Tag: Poultry

How to Welcome Your Mail-Order Chicks
The Farm

How to Welcome Your Mail-Order Chicks

How to Welcome Your Mail-Order ChicksSpring brings new chicks!

If you will be receiving baby chicks in the mail this year, it’s best to be prepared. There isn’t a tremendous amount of work required to get ready for chicks, but you certainly don’t want to bring them home only to discover that you forgot something critical. We recommend creating a checklist to refer to in future years. Read More

The Farm


Pick-a-ChickLooking for the best breed of chicken to raise this year? How about a heritage breed?

Heritage chicken breeds may not reach the egg or meat production levels of commercial hybrids, but they are often healthier and hardier, not to mention more attractive. For a free-range situation, heritage breeds can’t be beat.

The Livestock Conservancy has a very helpful and accurate chart to assist new poultry keepers in choosing the best breed for their circumstances. This chart displays key characteristics of each breed in an at-a-glance format: Read More

Kansas Ag Connection
The Farm

Kansas Ag Connection

Kansas Ag ConnectionLooking for a good way to keep up with daily agriculture-related headlines? Give Kansas Ag Connection a try!

Subscribers to On the Range, our weekly country living update (read more), may already be familiar with this site as a source for some of our headlines. There’s a reason for that. Kansas Ag Connection is a clutter-free aggregator of news stories and press releases of interest to farmers small and large across the state.

Kansas Ag Connection offers a way to keep up with the latest stories on:

  • USDA news.
  • Updates from the governor and state legislature.
  • Health issues currently affecting Kansans.
  • KU and K-State research on health, nature, and agricultural topics.
  • Press releases from Kansas-based companies.
  • State and regional crop and weather reports.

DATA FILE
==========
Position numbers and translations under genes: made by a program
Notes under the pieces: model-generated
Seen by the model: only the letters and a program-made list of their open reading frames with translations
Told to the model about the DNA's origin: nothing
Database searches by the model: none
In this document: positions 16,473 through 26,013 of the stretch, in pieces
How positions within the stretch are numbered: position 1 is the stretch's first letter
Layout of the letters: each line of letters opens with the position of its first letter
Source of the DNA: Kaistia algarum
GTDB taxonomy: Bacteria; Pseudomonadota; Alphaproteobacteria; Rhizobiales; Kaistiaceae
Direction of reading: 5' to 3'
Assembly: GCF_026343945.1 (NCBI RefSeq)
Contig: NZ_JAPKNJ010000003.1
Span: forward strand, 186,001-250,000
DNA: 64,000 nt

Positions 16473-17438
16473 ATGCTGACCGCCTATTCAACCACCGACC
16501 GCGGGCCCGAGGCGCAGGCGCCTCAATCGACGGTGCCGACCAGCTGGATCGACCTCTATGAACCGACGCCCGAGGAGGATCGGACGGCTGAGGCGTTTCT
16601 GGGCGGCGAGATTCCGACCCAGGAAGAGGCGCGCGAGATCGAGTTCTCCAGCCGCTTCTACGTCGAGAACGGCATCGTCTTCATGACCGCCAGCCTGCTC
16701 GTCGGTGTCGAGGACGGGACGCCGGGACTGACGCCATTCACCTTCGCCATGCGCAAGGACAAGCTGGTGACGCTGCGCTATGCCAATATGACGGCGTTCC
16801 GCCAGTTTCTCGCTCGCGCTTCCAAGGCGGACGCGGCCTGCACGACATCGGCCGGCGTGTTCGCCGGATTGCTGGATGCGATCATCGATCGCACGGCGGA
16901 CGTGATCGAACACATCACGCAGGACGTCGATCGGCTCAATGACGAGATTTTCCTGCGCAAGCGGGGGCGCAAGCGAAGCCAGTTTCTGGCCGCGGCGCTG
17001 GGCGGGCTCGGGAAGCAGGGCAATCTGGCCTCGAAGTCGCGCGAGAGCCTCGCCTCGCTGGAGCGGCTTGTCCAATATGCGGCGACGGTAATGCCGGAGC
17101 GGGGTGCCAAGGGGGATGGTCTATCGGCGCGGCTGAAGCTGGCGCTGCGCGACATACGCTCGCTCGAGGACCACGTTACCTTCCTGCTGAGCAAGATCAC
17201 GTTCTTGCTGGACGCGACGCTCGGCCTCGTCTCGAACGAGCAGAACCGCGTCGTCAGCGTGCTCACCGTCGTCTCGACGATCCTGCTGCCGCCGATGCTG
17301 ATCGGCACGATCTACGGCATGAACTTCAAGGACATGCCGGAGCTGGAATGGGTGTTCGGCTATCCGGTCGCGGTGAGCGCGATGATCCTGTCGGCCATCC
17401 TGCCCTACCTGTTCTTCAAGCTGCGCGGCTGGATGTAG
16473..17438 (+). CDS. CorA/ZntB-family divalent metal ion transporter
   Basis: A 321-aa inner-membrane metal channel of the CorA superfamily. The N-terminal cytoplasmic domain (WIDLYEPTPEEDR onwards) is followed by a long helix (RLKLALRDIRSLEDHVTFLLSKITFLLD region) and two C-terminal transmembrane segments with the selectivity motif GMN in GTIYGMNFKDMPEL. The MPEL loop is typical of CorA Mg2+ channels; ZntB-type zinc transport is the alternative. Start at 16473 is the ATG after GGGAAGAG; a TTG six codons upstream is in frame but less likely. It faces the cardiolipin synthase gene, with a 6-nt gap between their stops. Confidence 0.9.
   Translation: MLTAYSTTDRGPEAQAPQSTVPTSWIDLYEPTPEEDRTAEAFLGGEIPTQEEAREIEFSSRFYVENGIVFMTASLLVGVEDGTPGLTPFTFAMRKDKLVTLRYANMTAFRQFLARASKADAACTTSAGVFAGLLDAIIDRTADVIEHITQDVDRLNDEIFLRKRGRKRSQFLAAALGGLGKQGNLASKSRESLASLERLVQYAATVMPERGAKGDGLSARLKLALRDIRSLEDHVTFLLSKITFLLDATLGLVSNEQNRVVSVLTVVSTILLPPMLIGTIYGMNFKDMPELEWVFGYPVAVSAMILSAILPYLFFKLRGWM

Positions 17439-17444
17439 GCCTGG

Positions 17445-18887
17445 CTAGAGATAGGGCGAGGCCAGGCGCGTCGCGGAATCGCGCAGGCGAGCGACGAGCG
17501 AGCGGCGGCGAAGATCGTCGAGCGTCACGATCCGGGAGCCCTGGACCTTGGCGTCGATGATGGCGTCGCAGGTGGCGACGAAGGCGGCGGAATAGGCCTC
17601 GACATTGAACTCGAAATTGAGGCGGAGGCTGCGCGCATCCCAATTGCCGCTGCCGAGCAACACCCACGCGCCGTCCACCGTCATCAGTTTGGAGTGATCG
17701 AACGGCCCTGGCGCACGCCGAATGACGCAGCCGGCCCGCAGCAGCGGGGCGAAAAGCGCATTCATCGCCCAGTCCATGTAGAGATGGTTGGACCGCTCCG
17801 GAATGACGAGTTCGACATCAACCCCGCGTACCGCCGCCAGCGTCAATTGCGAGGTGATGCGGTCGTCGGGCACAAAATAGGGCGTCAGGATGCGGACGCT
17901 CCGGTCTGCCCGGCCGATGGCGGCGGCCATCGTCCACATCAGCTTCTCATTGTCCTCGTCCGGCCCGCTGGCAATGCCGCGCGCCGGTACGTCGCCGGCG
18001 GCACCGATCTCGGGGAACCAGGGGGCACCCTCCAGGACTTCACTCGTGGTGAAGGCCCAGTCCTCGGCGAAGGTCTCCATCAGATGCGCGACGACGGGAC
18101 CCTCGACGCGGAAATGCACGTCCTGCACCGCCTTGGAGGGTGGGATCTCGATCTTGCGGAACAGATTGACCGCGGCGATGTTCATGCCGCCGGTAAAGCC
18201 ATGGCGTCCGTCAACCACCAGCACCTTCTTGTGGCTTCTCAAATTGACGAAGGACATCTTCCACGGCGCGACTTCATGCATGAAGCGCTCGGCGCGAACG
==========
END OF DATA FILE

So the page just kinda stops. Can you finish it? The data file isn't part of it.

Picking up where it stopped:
• Conferences and workshops coming to Kansas.
  • Ron Wilson’s Kansas Profile column, featuring Kansas entrepreneurs with rural roots.

Links are also provided to more headlines from neighboring states, across the nation, and around the world.

Highly recommended!

An Introduction to Heritage Breeds
The Farm

An Introduction to Heritage Breeds

An Introduction to Heritage BreedsThinking about starting a farm with heritage breeds? If you are new to this topic, you may enjoy An Introduction to Heritage Breeds: Saving and Raising Rare-Breed Livestock and Poultry by The Livestock Conservancy.

This excellent beginner’s resource starts with the basics—defining breeds in general and heritage breeds in particular. It discusses the plight and importance of rare breeds, as well as the necessity to maintain genetic diversity within these breeds despite their falling numbers.

After a look at how different farming systems call for vastly different breeds, An Introduction to Heritage Breeds moves on to considerations of importance to new farmers, helping them honestly assess what species of livestock will best fit their needs and circumstances. Factors to weigh include:

  • Handling ease.
  • Noise and odor level.
  • Shelter and space requirements.
  • Zoning restrictions.
  • Daily food and water requirements.
  • Predator control.
  • Products.
  • Processing and transportation.
  • Potential markets.
  • Breed associations and other resources.

Next comes information on getting started with heritage breeds:

  • Choosing a breed.
  • Providing for the basic needs of your livestock.
  • Setting realistic goals for your project.
  • Setting up a system of animal identification and record-keeping.
  • Planning to market your livestock or livestock products.

Maintaining a heritage breed requires close attention to the principles of genetics and selection, particularly when the breed is teetering on the brink of extinction. An Introduction to Heritage Breeds provides an overview of this process in nontechnical terms. It also demonstrates that rare breeds can be maintained and promoted through breeding projects with very different emphases:

  • Performance and exhibition.
  • Production only.